It’s Open Season!

(Shhh, I'm hunting wabbits. Well, health insurance plans, but still . . .)

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It’s October, the traditional kickoff of Open Season, a time when both employers and the government present health insurance plans for the following calendar year. The period given to make a choice is short, sometimes just a week or two in the private sector. The enrollment period for plans under the Affordable Care Act (ACA or Obamacare) this year is November 1, 2017 through December 15, 2017.

Despite the long enrollment period for ACA plans, be careful when procrastinating this year. In an effort to depress enrollment in ACA plans, the Trump Administration has instructed the Department of Health and Human Services to allow the website to nurse its weekly hangover on every Sunday of the period, except the last one, December 10th. The site will be shut down from 12 a.m. to 12 p.m. on those days. For those of you who don’t procrastinate, the site will also be unavailable on the first night of the period, November 1st.

These deadlines are important to remember. If you miss the deadline for either private or public enrollment, you can’t enroll in a health insurance plan unless you start a new job.

Public and private plans tend to mirror each other since the passage of the ACA. One of the biggest things they have in common is the type of plans offered. Two of the most common are the Health Maintenance Organization plans (HMOs) and Preferred Provider Organization plans (PPOs).

The main differences between the two options are coverage and cost. (Please note that the below description are generalizations. Your plan may differ in some important ways.)


Coverage: Each insurance company has a network of doctors, hospitals, therapists, and other providers. A patient chooses a primary care doctor who is in the network. That doctor directs the patient’s care, including how much (whether they see other doctors) and by whom (which other doctors they see). If the patient needs to see a specialist, the primary care doctor has to agree that they need to and they must see someone in the network.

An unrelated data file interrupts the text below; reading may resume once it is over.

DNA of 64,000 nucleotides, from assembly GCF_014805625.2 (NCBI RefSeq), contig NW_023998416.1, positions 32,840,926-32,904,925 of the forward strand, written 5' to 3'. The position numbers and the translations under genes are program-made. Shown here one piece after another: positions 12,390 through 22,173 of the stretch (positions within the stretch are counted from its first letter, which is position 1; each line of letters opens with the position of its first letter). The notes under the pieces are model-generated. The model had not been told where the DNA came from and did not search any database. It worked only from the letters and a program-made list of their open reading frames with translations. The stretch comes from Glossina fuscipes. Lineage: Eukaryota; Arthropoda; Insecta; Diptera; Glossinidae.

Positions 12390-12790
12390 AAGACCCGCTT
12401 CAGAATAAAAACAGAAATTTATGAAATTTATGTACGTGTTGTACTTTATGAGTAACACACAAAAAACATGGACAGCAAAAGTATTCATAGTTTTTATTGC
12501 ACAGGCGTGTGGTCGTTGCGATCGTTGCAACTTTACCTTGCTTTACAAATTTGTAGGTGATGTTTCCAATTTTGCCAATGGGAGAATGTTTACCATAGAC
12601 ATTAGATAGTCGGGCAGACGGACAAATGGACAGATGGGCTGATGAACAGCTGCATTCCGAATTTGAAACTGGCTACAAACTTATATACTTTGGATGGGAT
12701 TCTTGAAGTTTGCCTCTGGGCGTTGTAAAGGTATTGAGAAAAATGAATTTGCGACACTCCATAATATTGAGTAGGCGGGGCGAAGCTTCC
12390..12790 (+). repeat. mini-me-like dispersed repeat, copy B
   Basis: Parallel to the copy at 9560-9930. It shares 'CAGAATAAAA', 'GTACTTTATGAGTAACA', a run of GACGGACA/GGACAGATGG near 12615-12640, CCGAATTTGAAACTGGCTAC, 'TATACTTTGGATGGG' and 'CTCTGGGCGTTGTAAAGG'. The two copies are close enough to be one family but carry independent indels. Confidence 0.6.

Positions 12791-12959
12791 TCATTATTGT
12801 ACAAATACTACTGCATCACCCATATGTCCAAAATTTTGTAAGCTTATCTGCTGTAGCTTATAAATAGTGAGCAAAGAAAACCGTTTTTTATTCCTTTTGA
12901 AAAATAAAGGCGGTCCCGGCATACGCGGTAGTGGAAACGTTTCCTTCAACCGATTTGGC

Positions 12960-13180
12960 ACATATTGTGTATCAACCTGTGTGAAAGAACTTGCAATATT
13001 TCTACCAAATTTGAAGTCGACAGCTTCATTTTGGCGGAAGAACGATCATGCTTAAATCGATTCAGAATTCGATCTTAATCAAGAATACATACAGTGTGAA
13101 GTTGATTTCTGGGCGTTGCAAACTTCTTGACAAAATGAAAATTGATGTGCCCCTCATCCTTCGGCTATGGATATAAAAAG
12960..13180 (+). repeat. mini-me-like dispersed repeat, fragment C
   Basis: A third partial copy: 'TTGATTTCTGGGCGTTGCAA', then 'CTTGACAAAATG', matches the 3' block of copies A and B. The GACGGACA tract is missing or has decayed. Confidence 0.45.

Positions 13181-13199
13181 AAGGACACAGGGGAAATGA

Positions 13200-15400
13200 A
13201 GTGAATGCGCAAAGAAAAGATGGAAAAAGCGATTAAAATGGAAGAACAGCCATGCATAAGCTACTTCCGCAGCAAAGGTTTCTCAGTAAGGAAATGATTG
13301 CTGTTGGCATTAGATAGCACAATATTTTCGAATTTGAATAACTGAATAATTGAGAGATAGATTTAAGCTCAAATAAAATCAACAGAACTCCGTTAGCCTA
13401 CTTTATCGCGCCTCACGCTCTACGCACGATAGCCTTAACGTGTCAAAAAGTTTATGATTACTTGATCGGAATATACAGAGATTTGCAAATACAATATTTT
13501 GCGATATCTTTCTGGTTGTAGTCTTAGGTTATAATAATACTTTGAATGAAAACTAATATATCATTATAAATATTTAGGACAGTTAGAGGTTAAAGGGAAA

Costs: The insurance companies negotiate a discounted rate with their network providers, kind of like buying in bulk. If the patient wants to see a provider outside the network, the entire cost comes out of the patient’s pocket. But premiums are generally lower and co-pays are minimal, set costs ($5, $10, $20). HMOs often do not have deductibles.


Coverage: The insurance company still has network providers, but they are larger. There is no referral necessary to see a specialist so the patient decides how much care they need and who to see. If the patient wants to see an out-of-network provider, a PPO covers the cost, at least partially.

Costs: PPOs still have negotiated rates with in-network providers, but premiums are higher. PPOs also have high deductibles and co-pays, which are a percentage of the cost of the appointment or drug. PPOs also have maximum out-of-pocket costs, which sounds good, but not when you realize that there are separate ones for in- and out-of-network costs, and may amount to several thousand dollars annually.

How to Decide

You and your family will have to consider carefully which plan is right for your needs.

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  • How strongly do you feel about choosing your providers? I am very picky about my providers and tend to research a provider before I go or ask for names from providers I already trust. I do not want to be told I can’t go to the best providers for me just because they are out of network, so I have always had a PPO. That does not mean that there aren’t good providers in an HMO’s network. It just means that there are fewer options.
  • What kind of plan fits into your budget? I have a pretty reasonable premium, but I have two deductibles, and could end up paying $10,000 out of pocket this year.
  • Are the doctors you see in your plan’s network and do you have the relationship you want with them? If it matters to you to stay with the providers you have, this may be an important factor.
  • How likely are you to need one or more specialists? Many types of non-MD specialists often fall outside of network coverage: psychologists/social workers, nutritionists, chiropractors, etc.

If you want to know more about health insurance policies, check out these posts: Insurance 101, What is Health Insurance?, How Do They Figure Out What Plans to Offer and How Much They Cost?, Getting to the Bottom of What's Actually Covered

If you have questions about HMOs and PPOs, please email through the blog. I will try to answer your questions in subsequent posts.